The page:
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Homework Help: Spring in an electrical field

  1. Mar 16, 2008 #1
    1. The problem statement, all variables and given/known data
    A rigid rod of mass m and length l is suspended from two identical springs of negligible mass such that one spring is attached at either end of the rod. The upper ends of the springs are fixed in place and the springs stretch a distance d under the weight of the suspended rod. I did manage to solve this and find the k=(ma)/(2d) however the question will continue to say If the springs are a part of a circuit connected to a battery with negligible internal resistance and E with a Resister with resistance R and a switch(there is a picture however it is not of much use) Then the rod will move by delta d down from the springs. The total resistance of the circuit is R (the same as the one resister, assuming the wires have negligible resistance.) The rod is in uniform magnetic field directed perpendicular to the field the upper ends of the springs remain fixed in place and the switch is closed. When the system comes to equilibrium the rod is lowered by the prior mentioned delta d.
    a)What is the direction of the magnetic field according to the coordinate axis with x to the right y up and z out of the page
    b)Determine the magnitude of the magnetic field in terms of: m, d,delta d, E (epsilon) R and fundamental constants.
    c) when the switch is suddenly opened the rod oscillates. For these oscillations determine the following in terms of d delta d and fundamental constants, the period (T) and the max speed of the rod.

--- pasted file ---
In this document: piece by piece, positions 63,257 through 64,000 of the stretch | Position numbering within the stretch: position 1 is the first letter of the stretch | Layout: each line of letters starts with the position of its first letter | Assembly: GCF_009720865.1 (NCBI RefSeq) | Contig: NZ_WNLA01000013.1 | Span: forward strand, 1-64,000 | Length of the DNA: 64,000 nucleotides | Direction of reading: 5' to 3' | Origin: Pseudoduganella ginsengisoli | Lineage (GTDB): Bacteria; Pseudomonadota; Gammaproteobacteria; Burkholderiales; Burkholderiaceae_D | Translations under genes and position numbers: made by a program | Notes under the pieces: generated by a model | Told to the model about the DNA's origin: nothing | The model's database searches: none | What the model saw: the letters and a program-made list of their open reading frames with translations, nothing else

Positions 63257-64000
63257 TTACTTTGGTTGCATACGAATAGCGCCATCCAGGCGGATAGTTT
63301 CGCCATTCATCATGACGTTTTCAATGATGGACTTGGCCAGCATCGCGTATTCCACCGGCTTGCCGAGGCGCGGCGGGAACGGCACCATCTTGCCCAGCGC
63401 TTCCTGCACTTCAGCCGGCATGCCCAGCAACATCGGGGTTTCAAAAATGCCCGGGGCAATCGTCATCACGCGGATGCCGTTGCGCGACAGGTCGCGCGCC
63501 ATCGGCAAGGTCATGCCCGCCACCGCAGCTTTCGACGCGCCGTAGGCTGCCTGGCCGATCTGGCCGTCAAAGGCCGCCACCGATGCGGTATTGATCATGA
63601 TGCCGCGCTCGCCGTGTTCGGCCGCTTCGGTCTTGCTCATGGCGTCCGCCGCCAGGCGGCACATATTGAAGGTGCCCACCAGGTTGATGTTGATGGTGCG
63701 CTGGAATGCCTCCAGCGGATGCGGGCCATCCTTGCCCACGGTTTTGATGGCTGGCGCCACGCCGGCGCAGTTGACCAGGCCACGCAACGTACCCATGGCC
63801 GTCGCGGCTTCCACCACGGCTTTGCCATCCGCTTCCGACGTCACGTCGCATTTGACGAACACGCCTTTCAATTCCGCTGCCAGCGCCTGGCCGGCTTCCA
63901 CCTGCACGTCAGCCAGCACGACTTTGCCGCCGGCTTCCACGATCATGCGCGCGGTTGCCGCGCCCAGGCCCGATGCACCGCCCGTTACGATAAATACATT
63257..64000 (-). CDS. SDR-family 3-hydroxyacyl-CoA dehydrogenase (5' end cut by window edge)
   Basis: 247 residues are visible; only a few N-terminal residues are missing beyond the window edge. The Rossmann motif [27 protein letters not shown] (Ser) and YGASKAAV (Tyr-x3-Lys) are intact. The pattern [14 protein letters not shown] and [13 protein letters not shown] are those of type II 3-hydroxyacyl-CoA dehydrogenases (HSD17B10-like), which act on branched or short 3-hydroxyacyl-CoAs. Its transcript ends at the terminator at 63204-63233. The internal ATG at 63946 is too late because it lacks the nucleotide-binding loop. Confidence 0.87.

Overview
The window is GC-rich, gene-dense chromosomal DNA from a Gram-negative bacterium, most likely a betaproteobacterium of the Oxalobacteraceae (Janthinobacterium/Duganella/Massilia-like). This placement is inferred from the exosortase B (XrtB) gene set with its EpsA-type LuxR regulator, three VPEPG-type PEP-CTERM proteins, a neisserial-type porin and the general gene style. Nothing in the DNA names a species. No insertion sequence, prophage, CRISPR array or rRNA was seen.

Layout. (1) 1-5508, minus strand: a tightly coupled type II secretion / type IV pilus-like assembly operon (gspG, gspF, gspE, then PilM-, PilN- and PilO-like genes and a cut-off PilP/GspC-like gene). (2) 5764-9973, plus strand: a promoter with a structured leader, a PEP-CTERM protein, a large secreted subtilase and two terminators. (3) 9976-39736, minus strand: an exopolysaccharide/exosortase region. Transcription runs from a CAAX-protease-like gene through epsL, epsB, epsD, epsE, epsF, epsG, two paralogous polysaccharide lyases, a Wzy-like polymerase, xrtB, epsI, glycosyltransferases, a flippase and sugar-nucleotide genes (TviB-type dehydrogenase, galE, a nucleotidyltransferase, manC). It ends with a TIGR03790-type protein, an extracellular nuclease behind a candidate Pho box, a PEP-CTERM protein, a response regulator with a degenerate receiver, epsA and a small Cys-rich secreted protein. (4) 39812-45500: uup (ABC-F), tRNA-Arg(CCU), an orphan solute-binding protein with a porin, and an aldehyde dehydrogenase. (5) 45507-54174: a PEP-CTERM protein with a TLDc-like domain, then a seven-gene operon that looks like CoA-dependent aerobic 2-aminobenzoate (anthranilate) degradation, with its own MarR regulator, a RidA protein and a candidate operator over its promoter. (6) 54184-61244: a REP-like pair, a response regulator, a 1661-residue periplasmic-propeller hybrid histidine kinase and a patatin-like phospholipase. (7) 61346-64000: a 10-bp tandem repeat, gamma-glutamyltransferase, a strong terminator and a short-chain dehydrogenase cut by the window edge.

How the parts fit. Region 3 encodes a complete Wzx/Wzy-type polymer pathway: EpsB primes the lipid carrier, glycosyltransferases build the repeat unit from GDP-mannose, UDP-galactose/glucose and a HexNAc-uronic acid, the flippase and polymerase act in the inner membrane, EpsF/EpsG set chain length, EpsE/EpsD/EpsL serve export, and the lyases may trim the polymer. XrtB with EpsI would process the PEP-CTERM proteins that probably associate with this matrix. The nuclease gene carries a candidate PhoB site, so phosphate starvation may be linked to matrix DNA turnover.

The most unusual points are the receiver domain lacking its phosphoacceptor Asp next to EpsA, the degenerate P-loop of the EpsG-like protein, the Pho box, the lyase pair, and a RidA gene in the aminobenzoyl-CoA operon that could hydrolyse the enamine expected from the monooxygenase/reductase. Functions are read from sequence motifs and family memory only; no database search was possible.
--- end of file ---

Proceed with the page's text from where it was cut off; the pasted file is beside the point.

Relevant equations

    3. The attempt at a solution
    I got a using the right hand rule however beyond there I am clueless please help. This is a high school AP physics class with no calculus please, thank you much.
  2. jcsd
  3. Mar 17, 2008 #2


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    Homework Helper

    I am presuming that the problem statement means that the rod descends by an additional amount delta_d, since the weight of the rod will still stretch the springs by d from their "resting lengths" with the magnetic force acting as well as gravity.

    So you know that the spring constant is k = mg/2d and that the magnetic force on the rod must equal the weight of the rod, since that stretches the springs just as much as the rod's weight did. That magnetic force acting on the current in the rod is

    F_mag = I·B·l .

    This force will stretch the springs by the additional delta_d . Hooke's Law will give you the necessary relationship and you have an expression for the spring constant. Ohm's Law will relate I, E and R. I believe this should let you find the requested expression for the magnetic field strength B (part b).

    For part (c), the removal of the current eliminates the magnetic force. The rod is now just a mass m in a harmonic oscillator with spring constant k. What is the period of such an oscillator? You would then replace k with your expression to get the expression requested for T. (Why does delta_d not appear there?)

    The kinetic and potential energies in the oscillator are what you want to look at for the last question. The springs are stretched by delta_d due to the magnetic force and are then released. What is the potential energy in a stretched spring? How does that compare with the maximum kinetic energy the oscillating rod will have? You can get an expression for the maximum speed of the rod in terms of the added amount the springs were stretched before release. Replacing k again will give you the requested expression for the rod's maximum speed.
  4. Apr 14, 2008 #3
    In part c, to calculate the period of oscillation and the maximum speed of the rod, would the effective spring constant be 2k (mg/d) since the two springs are in parallel?
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